The average age of first exposure to pornography is 11.

What’s frightening about sexual content on the internet is how insidious its use can be in developing sexual addiction.  Sexual content combined with the trance-like nature of internet usage creates a dopamine rush that requires more and more intensity to get the same "high".  When we look at a statistic that says traffic on pornographic sites is higher than that of YouTube, Amazon, and Twitter combined, it is difficult to deny the potential for addiction.

Women also may struggle uniquely with shame around pornography use.  Although one-third of all visitors to pornographic websites are women, resources for support and help are often targeted toward men, and the cultural stereotype is that all men watch porn.  70 percent of women keep their porn use secret.  Due to the relational nature of adult chat rooms, many women are drawn to connect with others through this online world to fill their desire for intimacy. Similar to a relationship addict, these individuals can form intense relationships online that gives an unhealthy substitute for healthy intimacy.

Sexual content combined with the trance-like nature of internet usage creates a dopamine rush that requires more and more intensity to get the same "high".

Porn creates a fantasy world.   Pictures are edited and sexual acts are performed in a way that highlights certain physical features.  This sexual fantasy does not match up to reality, and it leads to a degradation of female sexuality and an idealization of sex. Pornography can lead an addict into what is referred to as “addict” time, where real time seems to slow down or stop, but actually passes quite quickly as the addict is consumed by pornographic images and becomes out of control.

Guilt and hiding associated with online sexual activities can actually contribute to a more powerful sexual experience, as it heightens adrenaline. This increased adrenaline can lead to more risky sexual behavior. Online sexual activities increase likelihood of affairs or the destruction of a person’s reputation if the online activities are shared publicly.

Although one-third of all visitors to pornographic websites are women, resources for support and help are often targeted toward men. The cultural stereotype is that all men watch porn.

Easy access of both pornography and cybersex through the Internet are opening up addicts to images and activities that they would not have known about previously. This can lead to obsessions with certain sexual images that become “burned-in” to your thought patterns. The Internet has plenty of opportunities to view these images, from the anonymity and ease of its use, marketing campaigns for pornographic sites that use sexual stimuli, trance-like behavior caused by computer use, and the use of denial because Internet activities are not “real.” Patrick Carnes, a pioneer in the sex addiction field, describes that intrusive thoughts arise in much the same way as traumatic memories in trauma survivors, which affects the types of sexual behaviors they find arousing.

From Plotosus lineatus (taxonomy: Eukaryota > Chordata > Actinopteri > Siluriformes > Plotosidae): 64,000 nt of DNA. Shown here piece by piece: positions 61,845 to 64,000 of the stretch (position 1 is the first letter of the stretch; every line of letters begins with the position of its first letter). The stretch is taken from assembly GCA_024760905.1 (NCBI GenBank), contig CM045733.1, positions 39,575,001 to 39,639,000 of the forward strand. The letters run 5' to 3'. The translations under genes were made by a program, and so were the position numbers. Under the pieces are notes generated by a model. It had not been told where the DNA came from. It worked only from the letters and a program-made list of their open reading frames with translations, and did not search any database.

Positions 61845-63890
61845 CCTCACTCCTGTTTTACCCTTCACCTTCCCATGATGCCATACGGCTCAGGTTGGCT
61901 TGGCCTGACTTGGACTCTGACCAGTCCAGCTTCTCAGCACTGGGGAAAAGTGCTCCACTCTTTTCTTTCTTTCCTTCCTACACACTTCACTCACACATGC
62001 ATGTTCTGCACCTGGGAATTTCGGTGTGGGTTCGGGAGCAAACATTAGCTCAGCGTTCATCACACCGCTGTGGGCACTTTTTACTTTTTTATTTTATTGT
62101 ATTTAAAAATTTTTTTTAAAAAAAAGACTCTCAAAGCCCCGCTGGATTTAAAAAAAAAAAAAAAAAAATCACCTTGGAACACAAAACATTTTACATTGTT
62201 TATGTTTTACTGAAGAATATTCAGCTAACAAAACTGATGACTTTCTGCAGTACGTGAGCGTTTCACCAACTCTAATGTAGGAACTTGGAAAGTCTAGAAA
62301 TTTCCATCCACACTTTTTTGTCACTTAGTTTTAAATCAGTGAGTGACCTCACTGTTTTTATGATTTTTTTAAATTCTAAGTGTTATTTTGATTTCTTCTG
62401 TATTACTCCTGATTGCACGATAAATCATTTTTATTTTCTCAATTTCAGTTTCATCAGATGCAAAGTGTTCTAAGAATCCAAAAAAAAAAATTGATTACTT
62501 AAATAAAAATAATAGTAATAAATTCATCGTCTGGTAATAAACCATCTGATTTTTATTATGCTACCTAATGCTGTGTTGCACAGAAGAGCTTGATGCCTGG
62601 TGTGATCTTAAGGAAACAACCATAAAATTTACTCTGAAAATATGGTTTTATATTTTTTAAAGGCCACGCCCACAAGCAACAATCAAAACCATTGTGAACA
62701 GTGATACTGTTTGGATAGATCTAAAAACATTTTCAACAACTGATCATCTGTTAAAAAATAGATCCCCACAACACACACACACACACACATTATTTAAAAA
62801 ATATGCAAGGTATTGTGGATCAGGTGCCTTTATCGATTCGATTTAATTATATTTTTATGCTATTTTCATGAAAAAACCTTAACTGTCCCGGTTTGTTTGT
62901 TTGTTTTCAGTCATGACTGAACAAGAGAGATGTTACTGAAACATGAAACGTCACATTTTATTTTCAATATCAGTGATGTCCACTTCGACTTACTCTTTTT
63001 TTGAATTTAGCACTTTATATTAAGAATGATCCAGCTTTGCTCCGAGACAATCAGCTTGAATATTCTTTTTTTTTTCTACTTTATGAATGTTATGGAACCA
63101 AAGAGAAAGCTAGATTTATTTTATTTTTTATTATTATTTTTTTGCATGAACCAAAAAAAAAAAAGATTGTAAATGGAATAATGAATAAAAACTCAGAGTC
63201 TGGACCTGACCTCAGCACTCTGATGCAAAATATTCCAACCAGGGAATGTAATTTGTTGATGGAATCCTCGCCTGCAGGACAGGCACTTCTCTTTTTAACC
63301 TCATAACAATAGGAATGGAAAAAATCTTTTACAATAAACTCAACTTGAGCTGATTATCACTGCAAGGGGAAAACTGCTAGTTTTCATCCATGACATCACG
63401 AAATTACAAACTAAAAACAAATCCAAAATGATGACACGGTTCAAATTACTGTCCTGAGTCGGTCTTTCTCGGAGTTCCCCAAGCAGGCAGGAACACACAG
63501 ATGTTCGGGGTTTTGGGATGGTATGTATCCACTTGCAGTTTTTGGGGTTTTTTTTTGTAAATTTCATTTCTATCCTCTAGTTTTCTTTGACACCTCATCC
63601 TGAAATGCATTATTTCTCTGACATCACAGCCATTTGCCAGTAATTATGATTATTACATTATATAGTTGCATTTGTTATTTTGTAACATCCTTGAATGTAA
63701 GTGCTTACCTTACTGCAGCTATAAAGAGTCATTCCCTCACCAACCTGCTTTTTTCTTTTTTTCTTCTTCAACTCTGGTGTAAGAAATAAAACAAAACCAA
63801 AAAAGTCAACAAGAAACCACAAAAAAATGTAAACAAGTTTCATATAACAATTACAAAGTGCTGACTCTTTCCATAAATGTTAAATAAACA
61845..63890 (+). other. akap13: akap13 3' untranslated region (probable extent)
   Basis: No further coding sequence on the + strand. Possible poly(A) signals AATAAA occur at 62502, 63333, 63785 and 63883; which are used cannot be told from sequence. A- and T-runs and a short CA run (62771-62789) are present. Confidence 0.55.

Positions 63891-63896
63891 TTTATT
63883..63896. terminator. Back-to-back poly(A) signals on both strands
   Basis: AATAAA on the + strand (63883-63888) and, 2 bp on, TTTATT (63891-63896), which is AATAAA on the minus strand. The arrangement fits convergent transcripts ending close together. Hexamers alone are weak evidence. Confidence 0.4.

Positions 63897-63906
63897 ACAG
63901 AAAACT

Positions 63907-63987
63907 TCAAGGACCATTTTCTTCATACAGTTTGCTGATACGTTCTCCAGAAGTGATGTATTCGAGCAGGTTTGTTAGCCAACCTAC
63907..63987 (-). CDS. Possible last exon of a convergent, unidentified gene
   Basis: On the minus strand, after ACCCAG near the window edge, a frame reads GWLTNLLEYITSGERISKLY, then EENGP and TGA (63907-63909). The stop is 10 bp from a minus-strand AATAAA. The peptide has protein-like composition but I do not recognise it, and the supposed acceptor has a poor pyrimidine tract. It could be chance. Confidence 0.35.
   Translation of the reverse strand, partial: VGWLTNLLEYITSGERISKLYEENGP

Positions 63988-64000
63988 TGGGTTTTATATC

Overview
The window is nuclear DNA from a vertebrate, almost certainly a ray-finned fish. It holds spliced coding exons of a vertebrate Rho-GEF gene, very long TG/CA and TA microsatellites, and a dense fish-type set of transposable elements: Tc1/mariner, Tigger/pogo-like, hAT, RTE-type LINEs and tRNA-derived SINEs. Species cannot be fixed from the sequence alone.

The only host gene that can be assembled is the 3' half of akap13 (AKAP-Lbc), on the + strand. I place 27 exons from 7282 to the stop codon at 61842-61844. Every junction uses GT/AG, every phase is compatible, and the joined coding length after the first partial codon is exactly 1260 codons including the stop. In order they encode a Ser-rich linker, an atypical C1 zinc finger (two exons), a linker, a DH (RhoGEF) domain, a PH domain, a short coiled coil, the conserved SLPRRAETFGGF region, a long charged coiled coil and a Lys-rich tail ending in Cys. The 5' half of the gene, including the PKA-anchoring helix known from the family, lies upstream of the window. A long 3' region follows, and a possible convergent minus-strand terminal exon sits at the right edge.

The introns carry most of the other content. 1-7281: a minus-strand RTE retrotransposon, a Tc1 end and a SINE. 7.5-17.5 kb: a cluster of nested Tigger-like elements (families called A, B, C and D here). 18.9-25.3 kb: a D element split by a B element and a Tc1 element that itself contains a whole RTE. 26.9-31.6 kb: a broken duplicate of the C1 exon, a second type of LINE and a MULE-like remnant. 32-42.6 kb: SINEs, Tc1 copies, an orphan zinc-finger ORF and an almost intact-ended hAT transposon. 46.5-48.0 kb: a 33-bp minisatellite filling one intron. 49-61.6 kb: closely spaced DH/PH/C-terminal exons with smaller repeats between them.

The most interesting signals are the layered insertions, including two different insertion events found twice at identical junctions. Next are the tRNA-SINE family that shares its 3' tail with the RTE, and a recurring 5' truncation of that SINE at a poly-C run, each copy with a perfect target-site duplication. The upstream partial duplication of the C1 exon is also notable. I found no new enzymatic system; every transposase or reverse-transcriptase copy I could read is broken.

How can you tell if your online sexual behaviors might indicate sex and love addiction?

  • Do you find yourself losing track of time when you engage in sexual activities online?
  • Are your online sexual activities secret?
  • Do you find yourself idealizing sex or viewing it as the ultimate expression of love after watching pornographic images online?
  • Are you involved in intensely sexualized relationships with people you’ve met online and haven’t interacted with face-to-face?
  • Do fantasies about sexual activity you’ve engaged in online overshadow or affect real face-to-face sexual intimacy?
  • Are you turning to watching pornography compulsively in order to self-soothe, escape, or avoid painful feelings?
  • Have you had interactions with ex-boyfriends, ex-girlfriends, or strangers online that your spouse would be angry to see?
  • Do you feel a rush or “high” when you start engaging in sexual behaviors online?
  • Are you disgusted by the type of pornographic images that excite you?
  • Do you tell yourself, “having sexual chats with people online doesn’t matter because it’s not real”?

Do any of the above questions apply to you?  Have you felt worried about how much you use porn?  Are you ashamed of your online sexual activities?   I’d love to help.  Restored Hope is a mental health counseling office serving the Novi and Ann Arbor areas of Michigan.  I specialize in supporting female sex and love addicts in their journey toward freedom from the trap of their compulsive behaviors.  Give me a call today at 734.656.8191 or fill out our form to hear more about how we can help you.